In late September 1998, the New York Federal Reserve Bank invited a number of major Wall Street investment banks to enter a consortium to fund the multibillion-dollar bailout of a troubled hedge fund. No sooner was the $3.6-billion plan announced than questions arose about why usually independent banks would band together to save a single privately held fund. The short answer is that the banks feared that the fund's collapse could destabilize the entire stock market. The long answer, which Lowenstein (Buffett) provides in undigested detail, may panic those who shudder at the thought of bouncing a $200 check. Long-Term Capital Management opened for business in February 1994 with $1.25 billion in funds. Armed with the cachet of its founders' stellar credentials (Robert Merton and Myron Scholes, 1997 Nobel Prize laureates in economics, were among the partners), it quickly parlayed expertise at reading computer models of financial markets and seemingly limitless access to financing into stunning results. By the end of 1995, it had tripled its equity capital and total assets had grown to $102 billion. Lowenstein argues that this kind of success served to enhance the fund's golden legend and sent the partners' self-confidence off the charts. As he itemizes the complex mix of investments and heavy borrowing that made 1994-1997 profitable years, Lowenstein also charts the subtle drift toward riskier (and ultimately disastrous) ventures as the fund's traditional profit centers dried up. What should have been a gripping story, however, has been poorly handled by Lowenstein, who obscures his narrative with masses of data and overwritten prose. Agent, Melanie Jackson. Author tour. (Sept.)
Copyright 2000 Reed Business Information, Inc. --This text refers to an out of print or unavailable edition of this title.

Inside This Book (Learn More)
First Sentence
IF THERE WAS one article of faith that John Meriwether discovered at Salomon Brothers, it was to ride your losses until they turned into gains. Read the first page
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Front Cover | Copyright | Table of Contents | Excerpt | Index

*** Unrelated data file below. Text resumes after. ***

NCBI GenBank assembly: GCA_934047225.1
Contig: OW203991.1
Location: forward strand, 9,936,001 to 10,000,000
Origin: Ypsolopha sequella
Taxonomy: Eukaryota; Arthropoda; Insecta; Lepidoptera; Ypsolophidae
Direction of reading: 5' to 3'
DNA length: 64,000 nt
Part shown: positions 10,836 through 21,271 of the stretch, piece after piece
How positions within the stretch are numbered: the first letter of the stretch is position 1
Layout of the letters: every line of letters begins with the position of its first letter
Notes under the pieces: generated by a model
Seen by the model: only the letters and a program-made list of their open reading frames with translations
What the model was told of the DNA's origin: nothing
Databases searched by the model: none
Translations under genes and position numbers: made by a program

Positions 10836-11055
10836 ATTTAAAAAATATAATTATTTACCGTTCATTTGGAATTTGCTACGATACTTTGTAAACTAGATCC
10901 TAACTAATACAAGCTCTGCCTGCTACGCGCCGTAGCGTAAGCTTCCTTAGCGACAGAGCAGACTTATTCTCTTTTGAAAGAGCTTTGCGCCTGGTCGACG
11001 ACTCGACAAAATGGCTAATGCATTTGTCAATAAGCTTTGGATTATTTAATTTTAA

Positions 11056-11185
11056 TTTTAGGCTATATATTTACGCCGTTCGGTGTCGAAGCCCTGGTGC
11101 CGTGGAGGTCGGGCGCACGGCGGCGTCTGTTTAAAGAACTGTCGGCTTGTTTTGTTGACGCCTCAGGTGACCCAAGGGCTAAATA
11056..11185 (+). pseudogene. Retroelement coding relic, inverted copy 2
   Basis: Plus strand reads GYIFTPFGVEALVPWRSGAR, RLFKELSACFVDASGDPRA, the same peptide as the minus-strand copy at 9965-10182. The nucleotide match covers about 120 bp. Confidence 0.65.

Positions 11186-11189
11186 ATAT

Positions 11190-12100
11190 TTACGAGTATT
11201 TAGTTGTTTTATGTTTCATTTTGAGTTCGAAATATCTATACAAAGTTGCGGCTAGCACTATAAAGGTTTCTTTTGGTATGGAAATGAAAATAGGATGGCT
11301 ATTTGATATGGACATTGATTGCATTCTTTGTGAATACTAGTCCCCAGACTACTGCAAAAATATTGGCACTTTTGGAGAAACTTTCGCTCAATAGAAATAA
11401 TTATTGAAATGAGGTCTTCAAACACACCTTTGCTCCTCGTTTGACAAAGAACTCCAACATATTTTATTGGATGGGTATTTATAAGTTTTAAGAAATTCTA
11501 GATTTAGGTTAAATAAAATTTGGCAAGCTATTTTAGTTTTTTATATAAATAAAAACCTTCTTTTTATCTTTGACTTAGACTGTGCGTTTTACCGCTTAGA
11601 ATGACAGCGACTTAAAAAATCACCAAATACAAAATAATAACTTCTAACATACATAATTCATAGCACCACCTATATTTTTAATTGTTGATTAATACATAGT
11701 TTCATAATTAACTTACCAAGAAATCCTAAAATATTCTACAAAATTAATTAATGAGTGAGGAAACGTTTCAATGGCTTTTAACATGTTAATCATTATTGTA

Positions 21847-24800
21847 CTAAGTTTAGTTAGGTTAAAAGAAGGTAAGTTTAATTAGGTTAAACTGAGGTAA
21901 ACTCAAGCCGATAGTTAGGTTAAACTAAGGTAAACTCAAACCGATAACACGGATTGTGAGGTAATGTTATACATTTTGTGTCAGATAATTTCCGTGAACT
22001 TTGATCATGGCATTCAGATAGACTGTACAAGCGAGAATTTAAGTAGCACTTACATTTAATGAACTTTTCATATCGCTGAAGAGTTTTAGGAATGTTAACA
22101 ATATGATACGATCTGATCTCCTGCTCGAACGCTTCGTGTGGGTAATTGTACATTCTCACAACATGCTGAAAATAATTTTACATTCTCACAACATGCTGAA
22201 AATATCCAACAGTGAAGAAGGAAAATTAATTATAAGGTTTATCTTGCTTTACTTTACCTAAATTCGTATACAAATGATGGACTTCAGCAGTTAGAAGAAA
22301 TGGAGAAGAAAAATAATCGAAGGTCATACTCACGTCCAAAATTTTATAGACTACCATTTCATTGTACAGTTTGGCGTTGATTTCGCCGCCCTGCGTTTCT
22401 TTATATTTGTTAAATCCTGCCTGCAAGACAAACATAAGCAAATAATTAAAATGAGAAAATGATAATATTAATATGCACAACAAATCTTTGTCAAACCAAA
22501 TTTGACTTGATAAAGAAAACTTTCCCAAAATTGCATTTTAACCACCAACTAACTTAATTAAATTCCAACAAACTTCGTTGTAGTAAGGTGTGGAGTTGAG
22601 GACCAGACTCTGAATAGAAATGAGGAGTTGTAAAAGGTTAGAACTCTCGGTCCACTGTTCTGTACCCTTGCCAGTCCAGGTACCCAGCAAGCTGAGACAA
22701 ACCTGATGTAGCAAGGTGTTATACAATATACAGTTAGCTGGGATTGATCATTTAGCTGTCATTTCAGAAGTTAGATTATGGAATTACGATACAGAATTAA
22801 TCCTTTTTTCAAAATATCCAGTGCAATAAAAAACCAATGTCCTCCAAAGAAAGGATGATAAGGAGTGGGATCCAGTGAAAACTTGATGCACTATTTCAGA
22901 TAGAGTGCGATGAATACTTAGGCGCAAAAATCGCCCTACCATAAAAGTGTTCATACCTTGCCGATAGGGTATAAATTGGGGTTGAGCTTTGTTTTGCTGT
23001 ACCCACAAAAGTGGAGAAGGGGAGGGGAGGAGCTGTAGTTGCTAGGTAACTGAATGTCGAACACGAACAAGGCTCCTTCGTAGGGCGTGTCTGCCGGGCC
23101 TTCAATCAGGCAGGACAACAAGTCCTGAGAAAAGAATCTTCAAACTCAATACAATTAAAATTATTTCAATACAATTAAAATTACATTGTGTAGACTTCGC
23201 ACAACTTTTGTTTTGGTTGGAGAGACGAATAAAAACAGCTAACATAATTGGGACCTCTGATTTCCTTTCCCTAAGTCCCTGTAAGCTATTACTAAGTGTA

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Customer Reviews

Most helpful customer reviews
3.0 out of 5 stars Interesting, but fells like a journal April 14 2013
By boyan
Format:Paperback|Verified Purchase
My title said it best - the topic of the book is very interesting, but the writing style does not make you want to finish it in one reading.
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2 of 3 people found the following review helpful
4.0 out of 5 stars "...in crisis, correlations go to 1" June 26 2004
By A Customer
Format:Paperback
The author of this book is a journalist - not a trader or banker - and it's helpful to remember that as you read through this moralistic account of LTCM's rise and fall.
Lowenstein has the audacity to write of Merton, a Nobel Laureate, that he held a "naive belief in perfect markets." Perfect markets may be mythical, but the author is not qualified to call this view naive. The output of the model is as important as the tenability of its' assumptions.
In the end, the fund was too big and successful, not hubristic, to remain in its' sphere of expertise (bond arbitrage) and was forced to become the 800-pound gorilla in other markets like merger arbitrage. Yes, the top two traders were arrogant (a requirement for traders) but the markets broke the fund, not Hilibrand and Haghani.
More details on the transactions would have been interesting but these may have burdened the flow of the book.
There are copious footnotes and the author does a nice job of outlining the players and their stakes in the fund.
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5.0 out of 5 stars Not enough Cream on the Coffee July 12 2004
Format:Paperback
1997, 30 year Treasury Bonds Fell to 5.58; traders were selling short to hedge against riskier bonds, treasuries rallied and spreads increased between bonds; Japanese bonds dropped opposite of the bet by LTCM.
Blame the Asian flu, IMF unresponsiveness, and Salomon Barney Smith abandonment of its arbitrage positions as causes for the evaporation of 4 billion dollars LTCM within months. LTCM was too big, possessing $128 billion in assets and $3.6 billion in the bank and 2/5 of money belonging to the owners. Notation derivates reaching leverage 100 to 1 preventing rapid sell off and bankruptcy out of question, for bankruptcy would have caused a world cascade economic crash and loses reaching above $1 trillion. Bankruptcy was not an option; LTCM was too big to fail and the Fed knew it. LTCM only chance was too secure money from warranties, loans, or a buy out; none of which in the end would save them. In the end, the Feds 16 banks would invest $250 million each with a total accumulation of $4 billion dollars rescuing LTCM and the partners would leave with relatively nothing in their pockets. How did smartest guys on Wall Street fail? How did the impossible happen?
1997, Indonesia, Rupiah dropped 85 percent as currency traders forced devaluation revealing a corrupt banking practices and overextension of bad credit; volatility rose to 27 percent.